Nick Saban had the last week of April marked on his calendar as a time of great excitement and joy. The Alabama head football coach was about to watch four of his former players get drafted on the first night of the NFL draft on April 28th, but a day earlier the most devastating tornado in Alabama history hit the Cotton State.In a time of great tragedy and destruction, college football took a backseat in Tuscaloosa as the Crimson Tide football team was witness to a natural disaster that would cripple the people who so emphatically and passionately root for the red-and-white on Saturday afternoons.
Saban has made it the mission of his football team to help in the recovery effort as he put post-tornado life in Alabama into perspective in the following interview with Dan Patrick. Nick Saban joined The Dan Patrick Show to discuss the first days of the tornadoes in Tuscaloosa, Alabama occurring, the trouble communicating with his players after the tornadoes, describing the scene of where the tornadoes took place, college football playing a role in the recovery effort and the chaotic time period where his players were being drafted into the NFL at the same time the tornadoes were occurring in Alabama.
Take me back to the first day of the tornadoes in Alabama. Where were you when they first started?
“I was actually here in my office just minutes before they hit. I actually went home to get changed to go speak. Coach [Gene] Stallings has a Rise fundraiser that we were going to and by the time I got home that was about the time it struck. Of course communication wasn’t good. The power was out. Nobody knew the extent at the time. My son’s house was damaged, so we went there and helped get them out, but really until the next day no one really knew. The next morning you really knew exactly what had happened and the devastation and how it impacted the entire community from end of the town to the other and all the way to Birmingham.”
Any trouble communicating with any of your football players in Alabama?
“It was difficult. We texted everyone, emailed everyone. Everyone was here and got everybody together you know that next afternoon to try and give them some direction and make sure everybody was okay. We had one player injured and one player’s house was damaged, but he wasn’t there. It was a difficult circumstance to get sort of rounded up. The biggest problem with this and you can’t see the devastation on TV is communication. It’s difficult to communicate when cell phones go out and you can’t get in touch with people.”
How would you describe the scene of where these tornadoes occurred?
“I think that people can see on TV. You can look at aerial shots. You can look at the Sports Illustrated articles, but actually until you met the people who lost their homes and all their belongings, and the guy that lost his business that he worked all his life to create and then most importantly anyone who lost a loved one. That is the most difficult circumstance. If you look at this devastation here and only just over 40 people lost their lives is pretty amazing because it’s a mile wide from one end of the town to the other and it stayed on the ground for 70 something miles all the way to Birmingham.”
How does football play a role in recovery here?
“I think first of all I was really pleased with the way our players responded. My message to them was you know guys we have to be a team in the best of times and we also have to be a team in the worst of times. It’s time for us to support the people who have always supported us who have been effected by this terrible storm and tragedy. Our players did chip in and help. There’s a tremendous amount of help and support from other players and the athletic department and the university, but everyone needs to know we are going to need this continued support for quite some time to rebuild Tuscaloosa.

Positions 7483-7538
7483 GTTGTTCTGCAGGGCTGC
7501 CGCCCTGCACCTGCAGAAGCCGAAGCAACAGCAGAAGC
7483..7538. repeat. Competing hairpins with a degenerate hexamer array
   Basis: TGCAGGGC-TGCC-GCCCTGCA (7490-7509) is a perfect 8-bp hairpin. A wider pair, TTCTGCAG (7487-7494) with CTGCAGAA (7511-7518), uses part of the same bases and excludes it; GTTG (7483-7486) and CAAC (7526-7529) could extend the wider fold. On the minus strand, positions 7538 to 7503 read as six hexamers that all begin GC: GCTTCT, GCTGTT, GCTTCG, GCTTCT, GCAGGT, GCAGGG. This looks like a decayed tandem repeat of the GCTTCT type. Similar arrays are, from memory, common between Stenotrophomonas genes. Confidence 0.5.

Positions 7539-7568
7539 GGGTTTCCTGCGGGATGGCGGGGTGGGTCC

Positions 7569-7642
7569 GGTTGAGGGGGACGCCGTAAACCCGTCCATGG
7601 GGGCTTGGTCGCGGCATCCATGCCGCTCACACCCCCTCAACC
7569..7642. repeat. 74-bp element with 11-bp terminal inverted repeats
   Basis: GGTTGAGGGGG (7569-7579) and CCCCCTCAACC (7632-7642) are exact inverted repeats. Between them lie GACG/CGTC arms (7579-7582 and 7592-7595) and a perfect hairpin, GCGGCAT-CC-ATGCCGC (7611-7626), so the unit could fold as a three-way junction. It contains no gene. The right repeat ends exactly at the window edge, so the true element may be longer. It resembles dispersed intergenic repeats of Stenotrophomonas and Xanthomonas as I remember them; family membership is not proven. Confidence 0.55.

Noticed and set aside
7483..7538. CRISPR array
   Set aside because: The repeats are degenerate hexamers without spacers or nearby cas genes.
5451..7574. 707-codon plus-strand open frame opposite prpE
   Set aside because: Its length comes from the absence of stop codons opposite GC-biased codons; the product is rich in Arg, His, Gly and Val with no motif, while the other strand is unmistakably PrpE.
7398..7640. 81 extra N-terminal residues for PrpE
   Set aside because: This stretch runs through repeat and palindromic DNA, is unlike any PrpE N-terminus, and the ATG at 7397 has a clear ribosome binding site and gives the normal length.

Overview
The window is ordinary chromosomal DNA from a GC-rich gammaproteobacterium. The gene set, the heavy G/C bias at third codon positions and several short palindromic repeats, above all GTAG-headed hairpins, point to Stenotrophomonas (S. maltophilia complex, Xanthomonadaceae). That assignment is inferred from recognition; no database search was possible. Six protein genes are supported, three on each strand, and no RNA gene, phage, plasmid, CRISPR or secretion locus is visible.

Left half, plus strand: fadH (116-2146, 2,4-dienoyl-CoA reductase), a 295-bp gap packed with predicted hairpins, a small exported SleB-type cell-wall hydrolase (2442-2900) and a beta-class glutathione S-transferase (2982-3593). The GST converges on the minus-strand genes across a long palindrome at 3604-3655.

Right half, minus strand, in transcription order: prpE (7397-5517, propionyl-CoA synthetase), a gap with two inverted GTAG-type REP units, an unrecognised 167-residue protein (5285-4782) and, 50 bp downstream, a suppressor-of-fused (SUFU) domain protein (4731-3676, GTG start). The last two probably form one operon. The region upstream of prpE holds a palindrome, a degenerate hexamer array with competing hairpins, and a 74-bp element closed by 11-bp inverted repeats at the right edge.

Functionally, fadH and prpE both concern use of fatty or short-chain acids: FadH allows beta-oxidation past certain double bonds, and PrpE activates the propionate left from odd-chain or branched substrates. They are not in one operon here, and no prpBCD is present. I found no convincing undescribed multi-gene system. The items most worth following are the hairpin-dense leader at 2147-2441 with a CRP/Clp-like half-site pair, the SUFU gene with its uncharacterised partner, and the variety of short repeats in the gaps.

It’s probably going to take a few years, but I think on the other side of it a great lesson that everyone can learn from this is really phenomenal how everybody in the United States and the southeast and the SEC and other schools in the SEC have all pitched in to help the people here. I think it’s a great lesson for all of us to learn. You can have great passion for your team. You can have great passion for athletic events when you have to compete against each other, but when it comes to things like this people are most important, to be able to separate that from your passions and understand that is probably a good lesson for all of us. I also think when we get back to playing that it’s going to be an entertaining escape for some folks to be able to get back to having that passion and cheering their team and supporting something that has always been important to them.”
You had this bittersweet moment where your players were being drafted a few weeks ago and then these tornadoes occur at the same time?
“Again you kind of have to do your best to support everybody who needs you, but I ran up there on Thursday night because our players had asked me to come to the draft to support the players who were drafted. It was a certainly great, positive, self-gratification for them to get some of their dreams sort of fulfilled on that evening, to have four guys drafted on that evening. I’m very pleased where each of those guys went and the opportunities that they have, but their heart and mind and my heart and mind was back here in Alabama for those few hours that we were there and certainly got back here and was in a pickup truck Friday morning, the next morning, you know passing food and water to pe0ple here in town who were trying to help the cleanup and the people who needed help, also fed people on Friday night, 700 people in a shelter with our Nick’s Kids Foundation with my wife and passed out a 1,000 tee-shirts and just tried to have a presence to be supportive and listen to some of these people.”